A friend e-mailed me today with a question I’ve never heard before.
Referring to Isaiah’s experience of worship in the 6th chapter of his prophecy, my friend said, “Is that descriptive or prescriptive?” That is, does this account of Isaiah’s experience simply show us how he worshiped on that occasion or is it saying this is how it’s to be done, and that all these elements must be present for worship to take place?
My correspondent felt it was descriptive. However, he has friends, he says, who were taught in seminary that Isaiah 6 is a blueprint for worship which must be followed.
I agreed with him. This passage makes no pretense at ordering all God’s children for all time to worship in the same way or to touch all those guidestones. It tells what happened to Isaiah on that day. Period.
All you have to do is think of others throughout Scripture who worshiped God in many different ways. Some had visions like Isaiah, but most seemed not to have done so. Some were shaken to the core, but most seem not to have been. Some experienced a life-changing call into the ministry, but they were in the minority.
What troubles me is how some among us–pastors and Bible teachers–take a wonderful passage with much to teach us and make of it something God never intended.
We turn the coat of many colors into a strait jacket.
We all know the joy of reading a passage and finding teaching values for God’s people.
This is one of the blessings of being a Bible teacher or pastor. You read a text that ministers to you, and through your in-depth study you discover additional layers of truth. And then, you get to stand before a class or congregation and share them with others.
It’s pure joy to show God’s children the wonders of His Word.
And we know there are some passages that do indeed issue blanket commands for the Lord’s household.
The most obvious of these is the Great Commission: Go therefore and make disciples of all the nations, baptizing them in the name of the Father, and of the Son, and of the Holy Spirit, teaching them to observe all things that I have commanded you. (Matthew 28:19-20)
I know of no one who believes Jesus meant those words for the handful of disciples standing before Him that day in Galilee. These were given for all His people and are to be obeyed so long as this world stands.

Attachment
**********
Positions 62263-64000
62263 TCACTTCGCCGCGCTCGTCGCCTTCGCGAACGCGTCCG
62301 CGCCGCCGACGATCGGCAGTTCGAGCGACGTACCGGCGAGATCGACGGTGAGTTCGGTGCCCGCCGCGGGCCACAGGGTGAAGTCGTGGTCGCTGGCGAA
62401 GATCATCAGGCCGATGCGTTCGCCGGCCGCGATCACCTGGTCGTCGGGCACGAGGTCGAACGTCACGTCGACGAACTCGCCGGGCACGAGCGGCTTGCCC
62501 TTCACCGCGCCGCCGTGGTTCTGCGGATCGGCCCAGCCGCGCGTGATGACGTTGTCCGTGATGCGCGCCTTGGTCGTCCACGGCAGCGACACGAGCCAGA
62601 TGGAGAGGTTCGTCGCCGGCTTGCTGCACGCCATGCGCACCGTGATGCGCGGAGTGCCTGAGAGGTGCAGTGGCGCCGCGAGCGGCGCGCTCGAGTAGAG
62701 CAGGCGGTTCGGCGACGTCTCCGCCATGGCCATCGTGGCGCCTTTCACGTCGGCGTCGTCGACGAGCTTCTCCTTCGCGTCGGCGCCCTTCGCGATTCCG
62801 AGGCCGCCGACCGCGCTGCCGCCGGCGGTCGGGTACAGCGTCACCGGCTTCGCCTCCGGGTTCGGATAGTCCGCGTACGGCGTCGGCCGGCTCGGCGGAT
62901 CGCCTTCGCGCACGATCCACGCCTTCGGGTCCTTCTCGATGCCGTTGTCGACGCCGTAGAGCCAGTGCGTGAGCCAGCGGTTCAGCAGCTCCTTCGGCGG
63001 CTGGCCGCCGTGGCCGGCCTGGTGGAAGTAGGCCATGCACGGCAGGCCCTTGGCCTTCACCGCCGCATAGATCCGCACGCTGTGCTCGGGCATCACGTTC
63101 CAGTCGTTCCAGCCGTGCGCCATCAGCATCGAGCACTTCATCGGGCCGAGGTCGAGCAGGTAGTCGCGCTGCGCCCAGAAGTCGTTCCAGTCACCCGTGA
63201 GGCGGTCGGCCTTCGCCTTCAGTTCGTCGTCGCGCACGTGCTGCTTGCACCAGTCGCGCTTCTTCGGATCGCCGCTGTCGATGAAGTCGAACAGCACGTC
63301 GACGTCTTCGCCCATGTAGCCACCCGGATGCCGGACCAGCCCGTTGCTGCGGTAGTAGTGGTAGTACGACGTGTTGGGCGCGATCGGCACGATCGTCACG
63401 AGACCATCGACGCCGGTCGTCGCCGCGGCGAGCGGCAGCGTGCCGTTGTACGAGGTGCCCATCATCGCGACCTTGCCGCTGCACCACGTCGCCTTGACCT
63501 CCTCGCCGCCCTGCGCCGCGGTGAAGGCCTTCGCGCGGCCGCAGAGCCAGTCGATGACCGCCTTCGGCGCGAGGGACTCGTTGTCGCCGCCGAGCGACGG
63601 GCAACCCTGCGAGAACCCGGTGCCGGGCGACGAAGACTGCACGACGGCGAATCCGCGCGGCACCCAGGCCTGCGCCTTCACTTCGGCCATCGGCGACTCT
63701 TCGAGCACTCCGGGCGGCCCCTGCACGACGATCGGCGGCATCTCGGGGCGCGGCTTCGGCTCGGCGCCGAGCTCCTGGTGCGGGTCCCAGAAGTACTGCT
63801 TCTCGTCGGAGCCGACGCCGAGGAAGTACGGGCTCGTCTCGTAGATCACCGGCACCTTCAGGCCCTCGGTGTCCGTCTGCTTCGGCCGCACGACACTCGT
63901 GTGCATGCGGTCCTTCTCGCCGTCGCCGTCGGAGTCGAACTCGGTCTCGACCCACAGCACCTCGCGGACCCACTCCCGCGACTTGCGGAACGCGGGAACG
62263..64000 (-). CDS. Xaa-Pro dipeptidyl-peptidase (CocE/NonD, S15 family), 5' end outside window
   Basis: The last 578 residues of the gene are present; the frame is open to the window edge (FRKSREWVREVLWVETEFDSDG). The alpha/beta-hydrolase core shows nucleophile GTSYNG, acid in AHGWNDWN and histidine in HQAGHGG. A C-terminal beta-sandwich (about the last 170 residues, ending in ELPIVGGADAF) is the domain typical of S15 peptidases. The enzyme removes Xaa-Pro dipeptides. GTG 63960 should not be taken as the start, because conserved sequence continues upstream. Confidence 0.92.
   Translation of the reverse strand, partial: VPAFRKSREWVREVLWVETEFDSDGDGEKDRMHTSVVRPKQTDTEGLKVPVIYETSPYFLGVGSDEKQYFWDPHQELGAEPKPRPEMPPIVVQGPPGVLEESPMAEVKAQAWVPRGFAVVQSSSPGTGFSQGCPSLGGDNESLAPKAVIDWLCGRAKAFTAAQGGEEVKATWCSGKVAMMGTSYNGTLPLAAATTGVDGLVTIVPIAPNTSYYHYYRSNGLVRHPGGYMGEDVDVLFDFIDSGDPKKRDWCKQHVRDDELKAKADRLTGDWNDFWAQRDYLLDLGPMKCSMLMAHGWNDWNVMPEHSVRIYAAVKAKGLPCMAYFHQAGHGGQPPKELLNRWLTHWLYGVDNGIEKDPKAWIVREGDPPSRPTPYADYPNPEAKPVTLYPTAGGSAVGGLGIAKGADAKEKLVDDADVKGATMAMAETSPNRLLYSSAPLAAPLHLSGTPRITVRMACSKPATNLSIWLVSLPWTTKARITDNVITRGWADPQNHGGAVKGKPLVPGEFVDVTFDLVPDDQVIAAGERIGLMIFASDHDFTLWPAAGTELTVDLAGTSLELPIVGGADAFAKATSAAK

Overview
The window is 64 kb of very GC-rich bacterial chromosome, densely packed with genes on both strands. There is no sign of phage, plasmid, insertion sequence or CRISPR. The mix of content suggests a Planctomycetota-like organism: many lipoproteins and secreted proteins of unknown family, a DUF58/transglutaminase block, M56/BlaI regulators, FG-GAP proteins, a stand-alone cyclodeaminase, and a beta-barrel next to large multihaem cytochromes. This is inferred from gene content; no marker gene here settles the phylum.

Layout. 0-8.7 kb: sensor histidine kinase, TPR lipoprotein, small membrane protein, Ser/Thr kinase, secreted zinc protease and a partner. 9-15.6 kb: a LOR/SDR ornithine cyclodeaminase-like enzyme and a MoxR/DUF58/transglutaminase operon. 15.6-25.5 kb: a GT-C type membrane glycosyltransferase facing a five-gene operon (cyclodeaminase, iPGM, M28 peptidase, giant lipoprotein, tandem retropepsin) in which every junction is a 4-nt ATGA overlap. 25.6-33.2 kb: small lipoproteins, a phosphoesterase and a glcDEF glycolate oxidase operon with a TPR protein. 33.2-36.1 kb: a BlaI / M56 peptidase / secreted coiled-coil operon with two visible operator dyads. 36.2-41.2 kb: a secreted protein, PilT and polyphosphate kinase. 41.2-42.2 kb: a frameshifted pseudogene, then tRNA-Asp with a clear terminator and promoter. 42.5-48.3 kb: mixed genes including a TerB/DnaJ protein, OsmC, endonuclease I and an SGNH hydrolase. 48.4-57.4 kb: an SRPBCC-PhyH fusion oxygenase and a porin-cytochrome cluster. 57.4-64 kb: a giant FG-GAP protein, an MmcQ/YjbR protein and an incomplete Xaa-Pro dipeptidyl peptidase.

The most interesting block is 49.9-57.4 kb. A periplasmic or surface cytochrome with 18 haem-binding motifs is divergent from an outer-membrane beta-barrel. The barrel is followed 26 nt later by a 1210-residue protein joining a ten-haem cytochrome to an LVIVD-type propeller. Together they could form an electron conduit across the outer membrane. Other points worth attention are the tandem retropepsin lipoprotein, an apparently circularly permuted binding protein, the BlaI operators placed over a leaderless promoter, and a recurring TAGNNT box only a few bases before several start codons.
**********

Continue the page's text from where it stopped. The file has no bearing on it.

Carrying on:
The Lord’s people must learn to distinguish between stories and narratives of the Lord’s actions in people’s lives and those places where He lays down the Law, so to speak, for their behavior and ministry.
Take the incident in the second chapter of Mark where four men of Capernaum bring their paralyzed friend to Jesus. Unable to get him into the house where Jesus is teaching, they tote him onto the roof, tear open the tiles, and lower him into the room. The Lord sees this happen, notes their great faith, and both heals the paralytic and forgives him of his sin.
It’s a great story with a truckload of preaching values.
Over many years of pastoring, I have used that story on numerous occasions to illustrate elements necessary to bring people to Jesus. The outlines have varied, but this one is typical. The person who brings others to Jesus will need:
–A confidence in Jesus.
–A compassion for their needy friend.
–A cooperative spirit to work together.
–A commitment to get the job done.
While these are solid truths with great teaching value for the Lord’s children, we dare not turn them into an iron-clad formula. The fact is we have seen people bring their friends to Jesus when their compassion was lacking and their motives were impure. We’ve seen them bring others to Jesus when they acted alone and cooperated with no one.
I think I know what happens: a text speaks to us so strongly and our sermon is so convincing that we over-reach ourselves. We overstate the case in our message.
In fact, I wouldn’t be surprised if this flawed form of discipleship lies at the root of much denominationalism. We find something that works for us and want to make it normative for all the Lord’s people.
After Saul of Tarsus’ conversion on the Damascan Road, the amazing thing is that he did not thereafter instruct people wishing to be saved to wait for a bright light which would blind them for days and then wait for a divinely-sent disciple to lay hands on them. Instead, the man who became the Apostle Paul said, “Believe on the Lord Jesus Christ and you will be saved.” (Acts 16:31)
Someone came to know the Lord and when he was baptized, the scales fell off his eyes and he came up Spirit-anointed. Thereafter, unless he was careful, he instructed everyone who heard him preach that this was how God worked: believe, water baptism, Spirit-filling.
Sometimes it happened that way. But sometimes it didn’t.
And therein is the rub.
Why do we insist on making God follow our rules? On creating formulas and expecting the Holy Spirit to obey them? On requiring God’s people to kow-tow to our limited understanding of His Word?
There is no greater tool to bring with us to the study of God’s Word than humility.
In the study, pastor, leave your Ph.D. behind. God is impressed by no man’s credentials.
With the Bible open in front of you, minister, you are a child. You come, not as a learned professor of any language or science, but as an infant asking to be taught and fed and helped.
Anything less or more will get you into trouble, and will sentence the people who follow you to even worse difficulties.
The wind blows where it wishes, and you hear the sound of it, but cannot tell where it comes from and where it goes. So is everyone who is born of the Spirit. (John 3:8)
Until we have learned to harness the wind, pastor, let us tread softly in these matters.